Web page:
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Monitoring Structural Changes in Polysaccharides using SEC-MALS

Dextran is one of the most common representatives of polysaccharides, a macromolecule consisting of α-1,6 linkages between glucose units. In addition, α-1,3 (and infrequently α-1,2) linkages can be present, thus creating branches on the main glycan chain (see Figure 1). These materials have a remarkable diversity in physicochemical properties due to the variation in chain length and degree of branching. Dextran’s commercial applications are typically found in the food and pharmaceutical industry, such as vaccines, eye medicines, organ preservation, and blood cell separation. They are also used as blood plasma surrogates.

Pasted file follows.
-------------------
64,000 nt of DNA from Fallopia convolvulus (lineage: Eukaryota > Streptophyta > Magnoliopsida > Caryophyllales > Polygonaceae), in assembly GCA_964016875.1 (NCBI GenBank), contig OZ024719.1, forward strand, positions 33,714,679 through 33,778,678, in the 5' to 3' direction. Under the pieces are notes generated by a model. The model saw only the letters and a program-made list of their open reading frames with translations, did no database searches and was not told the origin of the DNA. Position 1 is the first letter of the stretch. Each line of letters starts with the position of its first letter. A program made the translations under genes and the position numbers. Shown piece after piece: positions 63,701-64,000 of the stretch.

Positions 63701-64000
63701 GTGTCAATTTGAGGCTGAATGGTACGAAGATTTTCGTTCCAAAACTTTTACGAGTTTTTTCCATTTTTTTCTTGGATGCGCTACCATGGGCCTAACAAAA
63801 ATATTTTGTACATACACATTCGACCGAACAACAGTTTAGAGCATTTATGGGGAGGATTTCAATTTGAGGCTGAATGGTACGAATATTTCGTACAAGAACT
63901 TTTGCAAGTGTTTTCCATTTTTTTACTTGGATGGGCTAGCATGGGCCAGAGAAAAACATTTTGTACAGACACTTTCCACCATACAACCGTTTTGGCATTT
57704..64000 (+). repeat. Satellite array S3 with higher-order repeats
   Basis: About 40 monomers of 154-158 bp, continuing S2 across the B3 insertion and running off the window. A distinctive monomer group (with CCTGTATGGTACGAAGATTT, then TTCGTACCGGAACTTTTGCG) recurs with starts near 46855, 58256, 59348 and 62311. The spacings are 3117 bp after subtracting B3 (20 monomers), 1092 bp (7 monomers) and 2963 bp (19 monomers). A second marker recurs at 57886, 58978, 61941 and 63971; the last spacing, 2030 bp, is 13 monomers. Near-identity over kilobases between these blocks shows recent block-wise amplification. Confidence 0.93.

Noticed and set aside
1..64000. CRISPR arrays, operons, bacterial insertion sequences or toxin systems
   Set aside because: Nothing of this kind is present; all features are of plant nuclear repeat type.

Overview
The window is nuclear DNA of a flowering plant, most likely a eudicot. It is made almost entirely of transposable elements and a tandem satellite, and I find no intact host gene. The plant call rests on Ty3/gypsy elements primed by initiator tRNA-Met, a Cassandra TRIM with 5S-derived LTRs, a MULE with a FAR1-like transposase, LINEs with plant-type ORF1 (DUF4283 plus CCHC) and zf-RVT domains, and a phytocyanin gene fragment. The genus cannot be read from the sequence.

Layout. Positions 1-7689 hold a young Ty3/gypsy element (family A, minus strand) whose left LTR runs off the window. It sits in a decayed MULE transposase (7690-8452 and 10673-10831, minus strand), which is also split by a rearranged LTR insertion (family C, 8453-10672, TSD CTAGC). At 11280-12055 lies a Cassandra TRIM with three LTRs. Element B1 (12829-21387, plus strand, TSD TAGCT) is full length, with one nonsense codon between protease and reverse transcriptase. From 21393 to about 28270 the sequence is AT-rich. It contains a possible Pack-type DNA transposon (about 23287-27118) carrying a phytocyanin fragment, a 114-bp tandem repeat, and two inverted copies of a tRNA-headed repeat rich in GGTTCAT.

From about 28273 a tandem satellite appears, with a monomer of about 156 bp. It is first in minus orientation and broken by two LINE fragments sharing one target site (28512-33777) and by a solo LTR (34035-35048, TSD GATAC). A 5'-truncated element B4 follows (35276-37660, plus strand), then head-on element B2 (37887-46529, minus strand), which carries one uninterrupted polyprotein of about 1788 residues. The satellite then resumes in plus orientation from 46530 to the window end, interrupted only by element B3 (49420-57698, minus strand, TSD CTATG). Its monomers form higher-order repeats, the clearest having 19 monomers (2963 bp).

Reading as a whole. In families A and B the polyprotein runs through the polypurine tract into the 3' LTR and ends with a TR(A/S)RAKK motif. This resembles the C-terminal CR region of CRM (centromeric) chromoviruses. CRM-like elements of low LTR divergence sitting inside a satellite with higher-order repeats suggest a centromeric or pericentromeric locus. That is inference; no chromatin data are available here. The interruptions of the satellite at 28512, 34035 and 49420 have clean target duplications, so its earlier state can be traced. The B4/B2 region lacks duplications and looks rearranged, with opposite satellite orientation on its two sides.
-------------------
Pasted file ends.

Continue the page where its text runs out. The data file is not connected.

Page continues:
Pullulan is another widely studied type of polysaccharide. It consists of maltotriose units, made of three glucose monomers with α-1,4 linkages, which are connected by α-1,6 glycosidic bonds (see Figure 2). The coexistence of both types of glycosidic bonds generate an intermediate structure between dextran and amylose. This unique linear structure provides the specific structural flexibility and solubility of pullulan, resulting in distinct film- and fiberforming characteristics which are not exhibited by other polysaccharides. Pullulans have numerous uses in the food, manufacturing, electronic, and pharmaceutical industries, such as wound-healing compositions, pharmaceutical coatings, oral care products, and non-toxic conjugates for vaccines.

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